Diagnosis And Factitious Disorder

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Diagnoses in medicine involving deception are some of the most difficult phenomenon’s to detect: factitious disorder, malingering, Munchausen syndrome, and Munchausen by proxy. As a starting point for diagnosis and treatment, doctors rely on reported symptoms in order to accurately detect the problems with the patients. When patients give misleading information, consciously or unconsciously, doctors and physicians are unable to accurately diagnose the patient (Dyer & Feldman, 2007). This phenomenon is commonly known as factitious disorder, which the “DSM-IV offers two inclusion criteria: physical symptoms are intentionally produced, and the patient’s motivation is to assume the patient role” (Krahn, Li, & O’Connor, 2003). Factitious disorders (FD) are characterized by the deliberate faking of physical or psychological signs and symptoms. Although some of the reports symptoms are false, in some cases the symptoms are real only self-induced.
In relation to other psychological and psychiatric disorders, it is very rare to diagnosis factitious disease; however it may be extremely prevalent in our health care system. “Factitious disorder is an uncommon, but probably underdiagnosed, condition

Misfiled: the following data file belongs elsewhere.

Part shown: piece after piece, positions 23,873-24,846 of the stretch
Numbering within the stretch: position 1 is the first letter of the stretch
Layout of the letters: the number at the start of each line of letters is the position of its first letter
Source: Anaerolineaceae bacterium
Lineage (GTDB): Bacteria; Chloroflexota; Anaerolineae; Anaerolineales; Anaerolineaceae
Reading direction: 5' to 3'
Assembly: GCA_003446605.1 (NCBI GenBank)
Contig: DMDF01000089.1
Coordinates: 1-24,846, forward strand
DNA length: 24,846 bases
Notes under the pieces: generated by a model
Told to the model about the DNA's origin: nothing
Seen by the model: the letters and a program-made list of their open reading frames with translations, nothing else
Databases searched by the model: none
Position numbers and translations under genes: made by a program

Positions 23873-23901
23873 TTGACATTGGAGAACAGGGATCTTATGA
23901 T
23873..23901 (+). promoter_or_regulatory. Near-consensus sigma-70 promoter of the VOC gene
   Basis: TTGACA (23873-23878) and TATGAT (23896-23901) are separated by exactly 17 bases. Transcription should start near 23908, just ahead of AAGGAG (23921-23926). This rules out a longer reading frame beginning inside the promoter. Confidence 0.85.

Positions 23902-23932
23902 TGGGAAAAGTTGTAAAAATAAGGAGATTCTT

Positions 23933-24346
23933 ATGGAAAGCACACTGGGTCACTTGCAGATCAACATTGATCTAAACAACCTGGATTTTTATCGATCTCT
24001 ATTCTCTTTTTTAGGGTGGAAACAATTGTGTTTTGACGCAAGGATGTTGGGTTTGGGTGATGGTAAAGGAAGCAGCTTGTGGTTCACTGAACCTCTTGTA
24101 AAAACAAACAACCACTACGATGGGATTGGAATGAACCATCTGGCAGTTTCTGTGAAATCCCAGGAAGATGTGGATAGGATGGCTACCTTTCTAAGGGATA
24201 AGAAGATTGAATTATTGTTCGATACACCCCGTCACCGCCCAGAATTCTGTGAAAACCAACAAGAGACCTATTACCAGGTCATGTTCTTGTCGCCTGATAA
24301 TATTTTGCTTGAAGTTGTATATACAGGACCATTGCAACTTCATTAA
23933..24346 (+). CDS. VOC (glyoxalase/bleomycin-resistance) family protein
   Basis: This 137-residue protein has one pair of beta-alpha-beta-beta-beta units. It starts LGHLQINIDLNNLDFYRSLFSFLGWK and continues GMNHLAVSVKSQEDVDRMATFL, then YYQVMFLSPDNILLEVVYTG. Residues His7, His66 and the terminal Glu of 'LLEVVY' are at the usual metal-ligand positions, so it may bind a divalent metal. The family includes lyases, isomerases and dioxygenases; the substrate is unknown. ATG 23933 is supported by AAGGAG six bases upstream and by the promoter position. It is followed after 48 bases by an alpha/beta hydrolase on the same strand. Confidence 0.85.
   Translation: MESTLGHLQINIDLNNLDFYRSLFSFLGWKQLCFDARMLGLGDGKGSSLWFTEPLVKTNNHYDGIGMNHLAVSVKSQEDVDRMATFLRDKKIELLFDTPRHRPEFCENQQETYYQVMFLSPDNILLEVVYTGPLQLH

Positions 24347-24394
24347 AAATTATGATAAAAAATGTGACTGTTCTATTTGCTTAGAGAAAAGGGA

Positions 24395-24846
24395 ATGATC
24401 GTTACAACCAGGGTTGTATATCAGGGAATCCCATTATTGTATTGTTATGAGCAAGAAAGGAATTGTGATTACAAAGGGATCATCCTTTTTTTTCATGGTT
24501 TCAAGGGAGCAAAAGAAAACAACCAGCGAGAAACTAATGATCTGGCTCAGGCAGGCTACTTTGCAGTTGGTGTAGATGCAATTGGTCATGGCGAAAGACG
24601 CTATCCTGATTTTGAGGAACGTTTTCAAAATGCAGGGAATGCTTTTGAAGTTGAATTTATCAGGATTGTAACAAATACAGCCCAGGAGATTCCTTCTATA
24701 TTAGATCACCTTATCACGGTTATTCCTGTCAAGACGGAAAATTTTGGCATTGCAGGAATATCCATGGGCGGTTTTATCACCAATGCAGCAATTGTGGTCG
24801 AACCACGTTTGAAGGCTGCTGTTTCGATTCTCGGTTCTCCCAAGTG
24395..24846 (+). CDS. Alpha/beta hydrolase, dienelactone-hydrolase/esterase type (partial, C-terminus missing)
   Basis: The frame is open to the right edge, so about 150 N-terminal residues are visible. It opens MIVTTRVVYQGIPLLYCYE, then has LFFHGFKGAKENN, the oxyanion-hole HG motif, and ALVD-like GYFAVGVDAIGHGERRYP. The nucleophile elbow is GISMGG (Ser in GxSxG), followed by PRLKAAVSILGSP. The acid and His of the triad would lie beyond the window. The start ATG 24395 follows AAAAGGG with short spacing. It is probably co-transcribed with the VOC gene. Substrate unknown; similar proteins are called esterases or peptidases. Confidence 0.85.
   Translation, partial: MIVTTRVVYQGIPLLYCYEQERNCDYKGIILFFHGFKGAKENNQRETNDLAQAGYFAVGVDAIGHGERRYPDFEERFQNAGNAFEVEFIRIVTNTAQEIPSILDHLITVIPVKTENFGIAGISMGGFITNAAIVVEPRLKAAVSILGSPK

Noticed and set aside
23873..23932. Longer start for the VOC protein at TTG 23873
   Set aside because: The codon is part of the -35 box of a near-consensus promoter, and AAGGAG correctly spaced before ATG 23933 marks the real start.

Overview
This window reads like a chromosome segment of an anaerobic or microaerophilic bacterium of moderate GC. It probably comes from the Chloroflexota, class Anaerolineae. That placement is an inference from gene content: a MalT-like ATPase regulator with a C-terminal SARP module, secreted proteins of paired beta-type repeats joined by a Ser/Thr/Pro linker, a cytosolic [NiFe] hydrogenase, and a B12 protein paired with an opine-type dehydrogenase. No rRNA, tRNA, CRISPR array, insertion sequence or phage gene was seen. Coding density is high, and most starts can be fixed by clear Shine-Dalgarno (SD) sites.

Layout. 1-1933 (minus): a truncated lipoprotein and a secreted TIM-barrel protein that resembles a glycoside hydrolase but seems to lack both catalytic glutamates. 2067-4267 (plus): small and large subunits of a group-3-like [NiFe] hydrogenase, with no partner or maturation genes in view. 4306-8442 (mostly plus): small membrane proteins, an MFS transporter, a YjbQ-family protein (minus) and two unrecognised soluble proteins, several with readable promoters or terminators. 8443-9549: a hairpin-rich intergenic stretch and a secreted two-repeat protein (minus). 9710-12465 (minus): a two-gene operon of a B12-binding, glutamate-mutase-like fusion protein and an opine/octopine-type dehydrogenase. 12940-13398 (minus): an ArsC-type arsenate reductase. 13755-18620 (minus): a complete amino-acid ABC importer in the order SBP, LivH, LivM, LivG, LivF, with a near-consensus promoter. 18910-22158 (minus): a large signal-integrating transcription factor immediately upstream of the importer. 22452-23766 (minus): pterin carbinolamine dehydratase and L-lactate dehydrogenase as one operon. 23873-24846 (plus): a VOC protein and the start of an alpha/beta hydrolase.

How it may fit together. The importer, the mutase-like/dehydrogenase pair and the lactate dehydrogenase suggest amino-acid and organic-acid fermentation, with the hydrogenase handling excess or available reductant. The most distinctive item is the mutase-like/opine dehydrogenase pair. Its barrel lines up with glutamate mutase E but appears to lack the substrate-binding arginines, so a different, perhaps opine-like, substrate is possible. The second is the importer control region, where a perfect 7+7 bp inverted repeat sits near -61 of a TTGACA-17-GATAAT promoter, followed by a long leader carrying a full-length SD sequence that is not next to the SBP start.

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The learning theory suggests that the only response a person knows is the behaviors learned early in life (Bass & Halligan, 2014). Also, the psychodynamic theory focuses on the pressures and conflicts between the child and the parents that results in the “need to be loved or cared for, the need to deceive, the need for revenge, the need to feel in control, the need for mastery over abusive parents, and the need to be punished or hurt” (Dyer & Feldman, 2007). The need for nurturing and attention are the main motivation for deception. While no one of these theories excuse factitious behavior, these theories/explanations make it easier to understand and help individuals with

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